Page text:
Enter a search term such as “mobile analytics” or browse our content using the filters above.
That’s not only a poor Scrabble score but we also couldn’t find any results matching
Check your spelling or try broadening your search.
Sorry about this, there is a problem with our search at the moment.
Please try again later.
It's hard enough for companies to handle PR blunders from their own team. But what do you do when another company puts your logo on controversial publicity materials?
The World Wildlife Fund is dealing with that very issue this week, as a spec ad created for them won an award and went viral on the Internet this week.
The tasteless ad, arriving online just before the anniversary of 9/11, shows a swarm of planes headed straight for New York City, with the following copy: "The tsunami killed 100 times more people than 9/11. The planet is brutally powerful. Respect it. Preserve it."
Regardless of the fact that donating to the WWF can do nothing to protect against natural disasters, the 9/11 theme was not well received. The ad was picked up by The Los Angeles Times, The New York Times and The Daily News, among others.
Environmental groups may occassionally use shock and awe to get their point across, but in the case of this particular ad, that wasn't World Wildlife Fund's intention at all.
The 'Tsunami' ad for WWF Brazil was created on spec by a team at DDB Brazil late last year. WWF is certainly not pleased. They put up a correction on their website. The company says the ad was "never authorized or approved by any WWF person on the planet" and that the group is investigating the "unauthorized and illegal use of our logo."
Meanwhile, the ad went on to compete in an ad competition sponsored by The One Club, a nonprofit that promotes "excellence" in advertising, and win a best of 2009 award.
WWF has been reaching out to bloggers and journalists to make sure they have been distanced from the creative. The bigger issue is for DDB Brazil, though. The agency tells The Daily News:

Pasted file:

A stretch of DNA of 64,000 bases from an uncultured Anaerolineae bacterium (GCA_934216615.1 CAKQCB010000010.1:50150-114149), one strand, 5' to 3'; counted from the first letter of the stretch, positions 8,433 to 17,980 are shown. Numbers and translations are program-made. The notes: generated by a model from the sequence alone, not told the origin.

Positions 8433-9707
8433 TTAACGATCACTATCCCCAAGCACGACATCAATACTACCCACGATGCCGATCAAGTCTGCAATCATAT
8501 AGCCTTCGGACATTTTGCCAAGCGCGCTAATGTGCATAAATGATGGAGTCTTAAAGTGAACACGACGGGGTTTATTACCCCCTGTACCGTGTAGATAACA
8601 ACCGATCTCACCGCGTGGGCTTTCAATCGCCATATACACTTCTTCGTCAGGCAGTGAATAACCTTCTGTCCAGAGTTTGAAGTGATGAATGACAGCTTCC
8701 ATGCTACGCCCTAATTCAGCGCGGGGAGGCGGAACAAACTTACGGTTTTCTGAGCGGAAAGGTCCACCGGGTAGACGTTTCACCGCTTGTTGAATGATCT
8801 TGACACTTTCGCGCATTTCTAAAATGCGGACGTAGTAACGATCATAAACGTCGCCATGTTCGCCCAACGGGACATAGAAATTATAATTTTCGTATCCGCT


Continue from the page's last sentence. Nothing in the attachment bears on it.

"The team in question is no longer with the agency. DDB Brazil apologizes to anyone who was offended or affected by the ad. It should never have been made and it does not portray the philosophy of the agency.”
But the negative publicity may not go away so easily. An example of the reaction, from Mediabistro:
"And apparently, DDB Brazil have no souls. File this under: Ways to never get hired by prospective client; subsection: f*cking up their PR, globally. The end."
The tempest on Twitter has shifted from taking aim at WWF to DDB. The best the company can hope for is that most people who remember the ad will remember the WWF logo more than the agency that created it. But that doesn't bode well in terms of the lawsuit that WWF is threatening to launch against DDB.
Meanwhile, other creatives they created for WWF (like this ad and the one below) that are actually on message are nowhere near as likely to get attention after this settles down.
UPDATE: As it turns out, WWF isn't as blameless as the company would like. According to AdAge:
"Sergio Valente, president of DDB Brasil, said the ad was presented to the WWF in Brazil in December 2008 and approved; it then ran once in a small local paper.
'When I saw it, I said, 'Stop running that ad,'' Mr. Valente said."
That sounds like a convenient explanation. The companies blame the mistake on "the inexperience of some professionals on both sides, and not bad faith or disrespect toward American suffering."
Meanwhile, the ad actually ran and was "accidentally" sent to Creativity as an example of "a great campaign." Rather than an accidental release, this sounds like an ad that was purposely run to qualify for competition — also known as a "scam ad." Silicon Alley Insider has a brief history of scam ads here.